Lessons for Kenyan women as they mark international women
Written by Ida Odinga
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Let us make Kenya a better place than we found it, yes we can. Mrs. Margaret Thatcher, the former British Prime Minster one said, “I do not know anyone who has got to the top without hard work. That is the recipe”.
I am delighted to join my fellow women and Kenyans as a whole in marking this year’s International Women’s Day. This is a very special day for the women of the world as it gives us the opportunity to reflect on what we have achieved as a ‘woman race’ and what we should plan for the betterment of our society.
The United Nation’s theme for this day is “Empower Rural Women – End Hunger and Poverty”. The women of Kenya should take this theme more serious and explore ways and means of empowering each other to achieve the millennium goals and help make Kenya a better place to live.
The women of Kenya should be more focused on issues that will make them be as productive as possible and should not wait for opportunities to come their way; they should work for those opportunities to be at par with our male counterparts.
There are many challenges that the women of Kenya face be it be at home, places of work or social places. We are an underprivileged lot but together we can bring an end to this. The traditional cultural belief that defined the kitchen as a woman’s place in the society is slowly dying off and the woman is gradually realizing that indeed, she can be a part of the nation’s building.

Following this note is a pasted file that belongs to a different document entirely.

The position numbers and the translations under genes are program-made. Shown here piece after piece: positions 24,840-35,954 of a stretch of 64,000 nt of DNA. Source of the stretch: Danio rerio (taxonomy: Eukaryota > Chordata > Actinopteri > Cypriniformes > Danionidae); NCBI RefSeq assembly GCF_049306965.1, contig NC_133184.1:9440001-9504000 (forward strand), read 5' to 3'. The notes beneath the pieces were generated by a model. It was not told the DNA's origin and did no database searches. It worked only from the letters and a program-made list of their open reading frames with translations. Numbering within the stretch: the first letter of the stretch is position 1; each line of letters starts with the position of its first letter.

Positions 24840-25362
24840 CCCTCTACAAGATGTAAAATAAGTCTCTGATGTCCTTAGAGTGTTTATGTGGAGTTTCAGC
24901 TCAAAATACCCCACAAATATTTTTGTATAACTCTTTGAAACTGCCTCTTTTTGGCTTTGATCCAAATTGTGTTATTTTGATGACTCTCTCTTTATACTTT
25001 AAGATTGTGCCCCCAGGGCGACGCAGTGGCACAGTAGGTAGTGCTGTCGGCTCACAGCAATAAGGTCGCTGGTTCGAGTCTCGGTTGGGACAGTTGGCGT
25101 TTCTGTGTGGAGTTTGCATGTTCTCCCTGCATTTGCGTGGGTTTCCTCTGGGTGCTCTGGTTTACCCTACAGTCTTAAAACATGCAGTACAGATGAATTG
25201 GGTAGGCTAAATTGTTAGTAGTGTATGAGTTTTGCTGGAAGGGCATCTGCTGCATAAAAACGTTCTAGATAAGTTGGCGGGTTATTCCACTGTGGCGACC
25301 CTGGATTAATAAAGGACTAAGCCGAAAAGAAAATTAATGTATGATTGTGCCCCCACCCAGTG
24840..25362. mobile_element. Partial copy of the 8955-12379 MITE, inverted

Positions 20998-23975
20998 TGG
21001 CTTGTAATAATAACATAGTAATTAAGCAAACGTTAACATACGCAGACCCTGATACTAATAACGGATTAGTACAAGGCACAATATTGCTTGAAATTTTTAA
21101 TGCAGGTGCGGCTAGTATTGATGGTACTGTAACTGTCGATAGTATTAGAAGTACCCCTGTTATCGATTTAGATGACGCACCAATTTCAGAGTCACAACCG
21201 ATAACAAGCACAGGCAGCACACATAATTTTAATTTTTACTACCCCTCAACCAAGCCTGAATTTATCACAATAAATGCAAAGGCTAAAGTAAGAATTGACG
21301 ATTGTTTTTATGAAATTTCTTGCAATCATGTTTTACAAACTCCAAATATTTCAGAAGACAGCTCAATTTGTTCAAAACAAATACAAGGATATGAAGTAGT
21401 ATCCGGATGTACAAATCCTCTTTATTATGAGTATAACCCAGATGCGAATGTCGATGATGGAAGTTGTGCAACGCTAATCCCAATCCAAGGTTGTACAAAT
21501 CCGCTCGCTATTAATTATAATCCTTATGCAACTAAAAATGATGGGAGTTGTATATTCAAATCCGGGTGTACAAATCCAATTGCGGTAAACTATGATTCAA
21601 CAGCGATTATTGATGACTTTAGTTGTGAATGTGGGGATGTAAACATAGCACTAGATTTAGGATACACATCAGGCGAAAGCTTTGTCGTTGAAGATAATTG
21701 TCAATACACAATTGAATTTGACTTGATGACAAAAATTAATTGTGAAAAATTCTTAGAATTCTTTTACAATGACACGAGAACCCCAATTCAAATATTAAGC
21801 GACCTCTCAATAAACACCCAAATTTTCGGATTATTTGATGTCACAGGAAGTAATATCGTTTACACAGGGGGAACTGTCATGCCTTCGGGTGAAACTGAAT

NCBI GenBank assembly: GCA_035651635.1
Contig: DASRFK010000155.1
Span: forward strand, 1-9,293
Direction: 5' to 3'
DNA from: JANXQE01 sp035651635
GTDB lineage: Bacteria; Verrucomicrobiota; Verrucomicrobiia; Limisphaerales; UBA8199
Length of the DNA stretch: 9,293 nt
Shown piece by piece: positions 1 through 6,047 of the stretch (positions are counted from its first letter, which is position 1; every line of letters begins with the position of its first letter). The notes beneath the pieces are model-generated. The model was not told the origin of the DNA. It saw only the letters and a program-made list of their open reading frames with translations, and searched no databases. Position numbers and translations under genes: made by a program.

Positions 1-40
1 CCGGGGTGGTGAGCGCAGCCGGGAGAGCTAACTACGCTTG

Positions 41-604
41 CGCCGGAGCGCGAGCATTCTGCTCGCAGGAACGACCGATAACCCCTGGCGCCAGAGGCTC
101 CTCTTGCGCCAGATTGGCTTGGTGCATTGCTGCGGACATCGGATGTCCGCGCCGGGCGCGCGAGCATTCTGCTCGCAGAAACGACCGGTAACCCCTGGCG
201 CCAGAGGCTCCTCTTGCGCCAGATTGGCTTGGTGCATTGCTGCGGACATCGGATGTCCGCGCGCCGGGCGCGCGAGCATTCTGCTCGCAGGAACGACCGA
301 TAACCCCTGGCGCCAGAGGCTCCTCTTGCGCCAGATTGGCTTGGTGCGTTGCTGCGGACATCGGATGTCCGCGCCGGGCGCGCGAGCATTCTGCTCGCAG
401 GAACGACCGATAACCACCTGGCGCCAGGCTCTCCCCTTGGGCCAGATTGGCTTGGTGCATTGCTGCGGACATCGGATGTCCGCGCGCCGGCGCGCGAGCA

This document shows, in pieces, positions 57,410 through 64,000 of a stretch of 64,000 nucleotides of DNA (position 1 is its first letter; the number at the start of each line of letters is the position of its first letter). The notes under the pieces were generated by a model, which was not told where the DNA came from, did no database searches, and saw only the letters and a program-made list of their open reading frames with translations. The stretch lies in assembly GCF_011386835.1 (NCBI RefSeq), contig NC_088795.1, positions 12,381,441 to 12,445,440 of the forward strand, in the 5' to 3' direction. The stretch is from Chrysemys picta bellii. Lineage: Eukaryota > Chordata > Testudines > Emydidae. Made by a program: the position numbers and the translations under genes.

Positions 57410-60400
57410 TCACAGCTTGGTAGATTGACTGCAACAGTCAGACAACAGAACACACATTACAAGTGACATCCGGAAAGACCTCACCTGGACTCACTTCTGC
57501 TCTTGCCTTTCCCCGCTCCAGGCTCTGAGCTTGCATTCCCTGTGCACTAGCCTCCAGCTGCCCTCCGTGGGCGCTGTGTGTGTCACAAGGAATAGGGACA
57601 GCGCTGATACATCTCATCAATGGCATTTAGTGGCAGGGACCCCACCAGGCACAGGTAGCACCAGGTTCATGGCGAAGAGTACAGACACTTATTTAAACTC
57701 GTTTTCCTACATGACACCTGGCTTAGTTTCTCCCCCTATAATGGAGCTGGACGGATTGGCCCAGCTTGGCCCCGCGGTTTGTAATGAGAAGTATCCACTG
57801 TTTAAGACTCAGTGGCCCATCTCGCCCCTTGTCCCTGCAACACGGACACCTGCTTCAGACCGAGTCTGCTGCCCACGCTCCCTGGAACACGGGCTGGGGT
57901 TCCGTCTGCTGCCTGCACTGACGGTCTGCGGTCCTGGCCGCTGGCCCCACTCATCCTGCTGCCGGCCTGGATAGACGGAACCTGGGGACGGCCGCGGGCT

Girl child education is what we should put more emphasis on. The women of Kenya must stand up and be counted just like their male counterparts do. We must invest heavily in the education of our girls.
We must give our girls equal opportunities to those that we give to our boys. If the old adage that ‘educating a girl is educating a community’ is anything to go by, then the world would seize every opportunity available to give every girl an education.
I mark this day while in New York City, USA. I am not here on holiday but to celebrate the achievement of our efforts in ensuring our girls receive better education, go to the best schools and achieve in life, just like boys do. I will be presenting a paper on the importance of educating girls in the modern society and my role as a fighter for women rights and the protection of their welfare in the society at the third annual Women in the World Summit hosted by Newsweek & the Daily Beast, the top Magazines in the US.
Mothers, especially those from communities with strong traditional beliefs should fight for their daughters’ rights to better education.
Women must be able to tell ‘our men, husbands, fathers, brothers and uncles’ that times have changed and they should recognize women as equal partners and not a mere objects. We cannot become what we need to be by remaining what we are.
This being an election year, I call upon all the women of Kenya to rise up to the occasion and go for as many elective positions as possible and not just sit down and wait for those seats reserved for them in the Constitution. The women of Kenya must learn to fight for positions. Although the road is bumpy, we must as a women of Kenya, work hard and follow in the footsteps of our colleagues in Uganda, Rwanda and Tanzania.
The Parliaments of Rwanda and Uganda have reasonable number of women legislators who are capable of pushing for the women’s agenda while carrying out their legislative duties. Kenya can be like them. Yes we can.
I wish all the Women of Kenya and the entire World the best as we celebrate this special day.
Thank you and God bless you all.